Billinger criticizes program delays and cuts in special education

State Sen. Rick Billinger, R-Goodland, 40th Dist.

Dear Kansas voters and residents,

With the next election fast approaching, I wanted to take the time to reach out with some quick answers to what I see to be the most common questions and topics I get asked about. The purpose of this correspondence is by no means to be definitive answers or complete explanations of these complex issues; however, I hope this can provide clarity and add to the conversation around these topics.

Why is it taking so long to remove the sales tax on food?

The legislature had sent the governor two bills that would have eliminated the food sales tax during his first three years in office. Both of these bills would eliminate the sales tax on food in several reductions over several years, not all at once. If the governor hadn’t vetoed the elimination of the sales tax every time, by January the sales tax on food would have been eliminated completely. Additionally, had the bill not been vetoed by the governor, the sales tax reductions would have already been offset and paid for with Internet sales tax offsets at this point.

Now that it’s an election year, I’m not surprised the governor finally signed legislation to eliminate the sales tax on food. As of January 2023, the sales tax collected will be adjusted by 2.5%; However, it will be several years before it is completely removed, as we are only starting now due to the Governor’s actions.

When are we going to get sanity back in western Kansas for our young people?

More than three years ago, the governor closed the facility and available beds for youth mental health treatment in Hays. The governor claimed at the time that the facility violated CMS rules. These are the rules and regulations of such a facility, one of these regulations refers to the concept of mixed beds. At a high level this means that one section must be dedicated to acute treatment and another to residential treatment and there cannot be acute treatment in residential treatment and vice versa.

This property had combination beds from the day the property opened and operated for all these years with combination beds. When we requested a copy of the order from CMS to shut down this facility, it was never produced. Closing this facility was a choice, not an order from CMS. The Legislature moved quickly after the facility closed to open a new facility. Funds were budgeted three years ago to reopen this facility. Currently, children in need of mental health treatment in western Kansas and their families must travel to Wichita or Kansas City, which is often an unimaginable burden.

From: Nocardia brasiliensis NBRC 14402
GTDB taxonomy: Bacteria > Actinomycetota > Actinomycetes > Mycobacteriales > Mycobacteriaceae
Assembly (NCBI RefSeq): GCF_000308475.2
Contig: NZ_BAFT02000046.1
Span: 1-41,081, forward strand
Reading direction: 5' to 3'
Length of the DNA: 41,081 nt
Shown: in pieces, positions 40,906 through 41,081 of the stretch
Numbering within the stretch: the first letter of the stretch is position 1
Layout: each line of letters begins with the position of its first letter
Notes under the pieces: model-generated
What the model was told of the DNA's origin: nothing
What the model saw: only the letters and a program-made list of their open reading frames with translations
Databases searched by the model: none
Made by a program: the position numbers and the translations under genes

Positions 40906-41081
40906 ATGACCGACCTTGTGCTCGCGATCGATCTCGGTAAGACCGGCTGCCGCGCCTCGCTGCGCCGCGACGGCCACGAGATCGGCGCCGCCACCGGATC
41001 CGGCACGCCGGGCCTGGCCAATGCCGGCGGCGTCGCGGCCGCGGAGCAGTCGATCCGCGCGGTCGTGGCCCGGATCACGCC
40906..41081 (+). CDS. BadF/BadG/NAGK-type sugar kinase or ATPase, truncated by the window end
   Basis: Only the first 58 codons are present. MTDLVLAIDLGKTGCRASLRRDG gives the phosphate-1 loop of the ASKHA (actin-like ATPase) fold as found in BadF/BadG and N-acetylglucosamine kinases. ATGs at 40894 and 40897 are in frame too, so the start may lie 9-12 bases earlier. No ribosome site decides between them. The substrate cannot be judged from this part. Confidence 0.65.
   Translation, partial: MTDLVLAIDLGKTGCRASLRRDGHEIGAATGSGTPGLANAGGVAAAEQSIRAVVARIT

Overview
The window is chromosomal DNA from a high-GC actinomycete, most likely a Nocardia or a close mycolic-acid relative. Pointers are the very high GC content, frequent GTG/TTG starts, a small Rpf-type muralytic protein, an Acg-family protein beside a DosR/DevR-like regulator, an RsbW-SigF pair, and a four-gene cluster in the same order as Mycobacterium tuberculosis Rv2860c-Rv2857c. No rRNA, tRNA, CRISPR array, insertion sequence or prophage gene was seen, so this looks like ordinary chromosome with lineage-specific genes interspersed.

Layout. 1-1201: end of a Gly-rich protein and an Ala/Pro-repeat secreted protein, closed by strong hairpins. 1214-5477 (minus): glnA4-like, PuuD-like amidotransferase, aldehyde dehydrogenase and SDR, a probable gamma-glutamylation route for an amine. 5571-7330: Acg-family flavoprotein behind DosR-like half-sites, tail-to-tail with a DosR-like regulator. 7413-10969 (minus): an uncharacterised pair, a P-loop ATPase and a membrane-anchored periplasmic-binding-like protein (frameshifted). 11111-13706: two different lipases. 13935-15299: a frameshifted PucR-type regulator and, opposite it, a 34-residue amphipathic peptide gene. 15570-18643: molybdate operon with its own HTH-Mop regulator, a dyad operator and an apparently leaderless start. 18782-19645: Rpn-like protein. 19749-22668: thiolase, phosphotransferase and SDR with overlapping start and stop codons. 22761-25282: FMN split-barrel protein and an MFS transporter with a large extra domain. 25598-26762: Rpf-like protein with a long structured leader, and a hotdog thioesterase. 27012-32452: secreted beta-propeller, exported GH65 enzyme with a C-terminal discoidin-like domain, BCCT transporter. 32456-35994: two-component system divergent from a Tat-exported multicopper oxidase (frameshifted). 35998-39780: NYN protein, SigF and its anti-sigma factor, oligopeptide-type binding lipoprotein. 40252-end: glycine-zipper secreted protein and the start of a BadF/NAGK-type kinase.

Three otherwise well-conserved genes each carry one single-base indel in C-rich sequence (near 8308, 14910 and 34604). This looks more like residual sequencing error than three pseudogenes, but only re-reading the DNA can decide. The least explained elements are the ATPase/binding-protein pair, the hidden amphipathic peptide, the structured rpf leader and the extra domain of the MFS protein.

Fortunately, the new youth mental health facility in Hays is due to open in early 2023. What has happened here over the past few years is clear; The current administration has not acted quickly or even reacted to the swift action taken by the legislature to ensure and clarify that the facility should never have been closed and we even passed funding for this new facility years ago. years.

Does the legislature fully fund K-12 education?

The Legislature and Governor fund K-12 education in accordance with the K-12 Trial Settlement. However, funding for special education has not been, and continues to be, not funded at appropriate levels, both at the state and federal levels. Even though there is a court-ordered formula that adds millions more each year, state funding percentages for special education have continued to fall behind.

Since Governor Kelly took office, the percentage of funding for special education has continued to decline. Governor Kelly has had four years to add funds to her budget for special education and has chosen not to add additional money above the formula. It was not important to her. When COVID hit the Governor closed our schools and test scores dropped and on top of that some students did not return to school. For example, due to declining enrollment, more than nineteen schools have had their funding reduced so far.

How bad was unemployment fraud in Kansas?

During the pandemic, when unemployment soared, the Kansas Department of Labor was a failure. Rather than take responsibility for this problem, Governor Kelly blamed the fraud and fraudulent payments on the computer system used by the state to administer the program as well as on the previous administration. However, the computer system Kansas has is also the same as other states that have not had the same problems as Kansas.

Since the start of the pandemic, Kansas has lost money ranging from $450 million to $750 million to unemployment fraud. The state was quick to pay the fraudulent claims even after lawmakers pointed out the ongoing fraud in their communities. It is ironic that the state paid for all these fraudulent claims when it was unable to process the legitimate claims of unemployed Kansas taxpayers. It was beyond sad to hear story after story of good people in Kansas becoming destitute. Some Kansans unable to obtain services were evicted from their homes, living in tents, cars and sheds… others were unable to feed their families.

Adding insult to injury, the State of Kansas is now asking the State of Kansas to pay taxes on the money that was sent to someone who stole their identity!

There are many other issues, which I will address in a later editorial.

Rick Billinger, R-Goodland, is a state senator from the 40th district.

Ryan H. Bowman